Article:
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article imageFamily of SF plane crash victim run over by rescuers drops suit

By Nathan Salant     Aug 12, 2015 in Travel
San Francisco - The parents of the young girl accidentally killed by first-responders after she survived a plane crash at San Francisco International Airport have dropped their lawsuit against the city.
Gan Ye and Xiao Yun Zheng of China, whose daughter, Ye Meng Yuan was the third person killed in the day's horrific events, withdrew their lawsuit against San Francisco after reaching an "agreeable" settlement, a family attorney said.
"The parties have reached a confidential settlement on mutually agreeable terms," said Gretchen Nelson of Los Angeles, who represented the girl's parents, according to the San Francisco Chronicle newspaper.
Nelson also represents the family in a related lawsuit against Asiana Airlines over the 2013 crash, which is still pending.
But San Francisco City Attorney Dennis Herrera denied that the family had been compensated to drop the lawsuit, the newspaper said.
"We're grateful for a dismissal that will spare everyone involved the added heartache and costs of litigation, which we believed from the beginning to be without legal merit," Herrera said.
But Nelson took issue with Herrera's statement, saying she took “strong exception” to any implication that the dropping of the suit “in any way vindicates certain personnel in the department for what happened to their daughter.”
Ye Meng Yuan was run over by two fire trucks as she was lying unconscious near the burning fuselage of Flight 214 on a SFO runway on July 6, 2013, after the Boeing 777 jetliner hit a seawall and crashed.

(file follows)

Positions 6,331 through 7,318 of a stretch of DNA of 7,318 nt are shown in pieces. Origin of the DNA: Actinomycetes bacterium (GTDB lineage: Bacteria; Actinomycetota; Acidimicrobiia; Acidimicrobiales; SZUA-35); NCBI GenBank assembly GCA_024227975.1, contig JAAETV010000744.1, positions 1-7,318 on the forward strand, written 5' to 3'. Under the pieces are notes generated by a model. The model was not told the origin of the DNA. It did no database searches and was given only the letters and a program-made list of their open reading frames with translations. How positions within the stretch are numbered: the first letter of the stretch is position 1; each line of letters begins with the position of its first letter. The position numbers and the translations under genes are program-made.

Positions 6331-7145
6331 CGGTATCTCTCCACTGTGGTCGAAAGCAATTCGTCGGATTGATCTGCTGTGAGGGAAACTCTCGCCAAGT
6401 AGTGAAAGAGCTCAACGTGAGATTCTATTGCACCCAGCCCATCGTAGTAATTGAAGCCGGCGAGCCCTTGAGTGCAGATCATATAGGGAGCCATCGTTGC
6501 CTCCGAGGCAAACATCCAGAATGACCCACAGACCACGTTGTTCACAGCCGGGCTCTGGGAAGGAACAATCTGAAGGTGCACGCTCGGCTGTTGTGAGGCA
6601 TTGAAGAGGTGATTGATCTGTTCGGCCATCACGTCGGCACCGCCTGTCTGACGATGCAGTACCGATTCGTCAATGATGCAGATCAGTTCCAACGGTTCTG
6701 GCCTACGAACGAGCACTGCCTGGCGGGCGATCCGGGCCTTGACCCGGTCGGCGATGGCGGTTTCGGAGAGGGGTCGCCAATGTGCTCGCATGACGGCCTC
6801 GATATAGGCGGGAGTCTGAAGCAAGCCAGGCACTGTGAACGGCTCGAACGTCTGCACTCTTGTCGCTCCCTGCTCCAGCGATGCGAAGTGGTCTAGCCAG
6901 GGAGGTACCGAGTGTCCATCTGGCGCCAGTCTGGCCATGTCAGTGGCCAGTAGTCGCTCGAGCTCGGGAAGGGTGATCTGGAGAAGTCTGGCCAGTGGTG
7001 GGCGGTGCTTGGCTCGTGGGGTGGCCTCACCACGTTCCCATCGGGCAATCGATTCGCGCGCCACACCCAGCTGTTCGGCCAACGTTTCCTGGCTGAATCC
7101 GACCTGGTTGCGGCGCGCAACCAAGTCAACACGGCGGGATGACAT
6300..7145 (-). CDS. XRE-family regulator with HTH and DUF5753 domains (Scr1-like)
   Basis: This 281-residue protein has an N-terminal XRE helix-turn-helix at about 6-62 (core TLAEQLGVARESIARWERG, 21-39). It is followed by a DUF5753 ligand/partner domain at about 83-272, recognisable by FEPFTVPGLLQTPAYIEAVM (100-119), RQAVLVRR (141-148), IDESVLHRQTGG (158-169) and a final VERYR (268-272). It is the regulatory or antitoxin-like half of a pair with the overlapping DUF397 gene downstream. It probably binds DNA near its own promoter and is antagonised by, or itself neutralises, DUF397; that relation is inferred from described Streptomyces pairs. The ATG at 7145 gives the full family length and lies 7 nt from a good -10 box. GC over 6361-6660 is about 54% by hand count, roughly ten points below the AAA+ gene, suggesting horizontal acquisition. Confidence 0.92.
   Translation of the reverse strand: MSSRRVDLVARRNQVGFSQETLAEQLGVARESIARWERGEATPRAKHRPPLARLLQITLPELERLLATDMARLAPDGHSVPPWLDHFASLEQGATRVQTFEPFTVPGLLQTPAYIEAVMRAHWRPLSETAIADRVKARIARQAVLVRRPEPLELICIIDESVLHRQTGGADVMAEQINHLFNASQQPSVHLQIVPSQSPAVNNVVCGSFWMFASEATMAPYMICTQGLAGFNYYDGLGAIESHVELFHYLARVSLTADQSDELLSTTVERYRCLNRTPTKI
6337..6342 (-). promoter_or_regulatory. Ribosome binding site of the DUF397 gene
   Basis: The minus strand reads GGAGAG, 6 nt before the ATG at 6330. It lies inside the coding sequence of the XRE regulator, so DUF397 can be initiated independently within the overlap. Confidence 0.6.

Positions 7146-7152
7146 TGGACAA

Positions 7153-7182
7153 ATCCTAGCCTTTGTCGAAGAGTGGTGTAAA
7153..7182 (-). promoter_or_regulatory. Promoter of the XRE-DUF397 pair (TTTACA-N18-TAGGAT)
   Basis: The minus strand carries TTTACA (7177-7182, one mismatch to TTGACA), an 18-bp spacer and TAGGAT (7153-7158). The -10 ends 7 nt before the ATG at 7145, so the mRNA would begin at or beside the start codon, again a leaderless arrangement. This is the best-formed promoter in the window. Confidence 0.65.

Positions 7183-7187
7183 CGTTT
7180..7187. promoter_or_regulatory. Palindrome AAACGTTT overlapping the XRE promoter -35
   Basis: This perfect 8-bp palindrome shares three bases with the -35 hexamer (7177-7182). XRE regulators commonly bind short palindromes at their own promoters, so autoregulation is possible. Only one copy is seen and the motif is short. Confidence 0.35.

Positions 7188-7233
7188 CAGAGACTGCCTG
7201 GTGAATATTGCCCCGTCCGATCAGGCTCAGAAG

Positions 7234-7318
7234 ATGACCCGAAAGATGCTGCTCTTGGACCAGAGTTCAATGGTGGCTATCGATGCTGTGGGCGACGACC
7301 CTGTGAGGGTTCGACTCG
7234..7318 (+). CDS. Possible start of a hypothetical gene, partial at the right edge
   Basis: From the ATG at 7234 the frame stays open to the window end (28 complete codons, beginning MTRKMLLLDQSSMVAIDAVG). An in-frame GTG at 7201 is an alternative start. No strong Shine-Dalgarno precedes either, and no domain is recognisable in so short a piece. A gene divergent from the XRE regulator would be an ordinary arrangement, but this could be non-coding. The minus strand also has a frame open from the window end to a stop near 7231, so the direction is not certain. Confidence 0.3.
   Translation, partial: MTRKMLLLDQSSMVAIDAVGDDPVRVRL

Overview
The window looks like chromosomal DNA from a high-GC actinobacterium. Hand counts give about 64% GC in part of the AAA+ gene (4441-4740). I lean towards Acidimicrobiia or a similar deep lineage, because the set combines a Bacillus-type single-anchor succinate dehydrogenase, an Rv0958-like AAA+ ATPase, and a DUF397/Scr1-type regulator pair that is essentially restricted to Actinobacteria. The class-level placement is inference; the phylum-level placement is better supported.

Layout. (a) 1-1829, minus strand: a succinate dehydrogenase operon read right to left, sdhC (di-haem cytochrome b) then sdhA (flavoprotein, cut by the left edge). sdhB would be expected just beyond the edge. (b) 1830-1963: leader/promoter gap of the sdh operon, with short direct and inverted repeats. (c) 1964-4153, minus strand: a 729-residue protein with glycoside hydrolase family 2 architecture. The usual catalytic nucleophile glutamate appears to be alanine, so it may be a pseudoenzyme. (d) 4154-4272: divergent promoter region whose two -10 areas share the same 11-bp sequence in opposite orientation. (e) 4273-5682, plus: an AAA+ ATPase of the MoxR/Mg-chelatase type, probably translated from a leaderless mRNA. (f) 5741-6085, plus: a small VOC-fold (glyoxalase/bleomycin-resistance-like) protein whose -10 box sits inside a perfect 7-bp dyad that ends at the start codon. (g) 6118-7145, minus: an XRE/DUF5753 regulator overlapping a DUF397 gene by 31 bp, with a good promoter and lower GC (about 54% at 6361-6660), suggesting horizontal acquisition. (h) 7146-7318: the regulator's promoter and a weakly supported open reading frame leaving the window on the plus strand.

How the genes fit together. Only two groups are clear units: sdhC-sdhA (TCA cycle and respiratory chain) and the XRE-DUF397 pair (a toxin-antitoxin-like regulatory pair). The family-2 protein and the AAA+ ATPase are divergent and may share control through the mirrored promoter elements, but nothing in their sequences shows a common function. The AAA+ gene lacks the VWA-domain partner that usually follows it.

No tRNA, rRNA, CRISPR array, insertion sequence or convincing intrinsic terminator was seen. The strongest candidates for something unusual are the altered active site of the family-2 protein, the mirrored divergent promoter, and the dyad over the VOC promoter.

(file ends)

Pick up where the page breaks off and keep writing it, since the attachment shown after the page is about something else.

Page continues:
Two other passengers were killed in the crash and hundreds were injured in the crash, which was later determined by the National Transportation Safety Board to have been the result of pilot error.
Ye Meng Yuan had been spotted earlier by firefighters but had been obscured by fire-suppressing foam by the time she was struck by the trucks, officials said.
Her family had complained that rescue workers had erred in not marking her location and not notifying commanders that there was a victim on the runway.
Whether Ye Meng Yuan had fallen from the plane as it tumbled down the runway or was moved away by rescue workers after the crash was never firmly established, although the NTSB said she had been ejected from the jet in the accident.
San Francisco officials claimed she was not wearing a seatbelt at the time of the crash and was already dead when the trucks struck her.
The same city officials applauded the actions of early responders in general to the chaotic scene at SFO immediately following the crash.
“With thousands of gallons of venting jet fuel threatening unimaginable calamity, our firefighters initiated a daring interior search-and-rescue that within minutes extricated trapped passengers, and moved them safely to medical triage,” Herrera said.
“We must not lose sight of the valiant work of all first responders that resulted in the saving of hundreds of lives;” Hayes-White said.
The South Korean airline operates two nonstop flights daily between Seoul and San Francisco.
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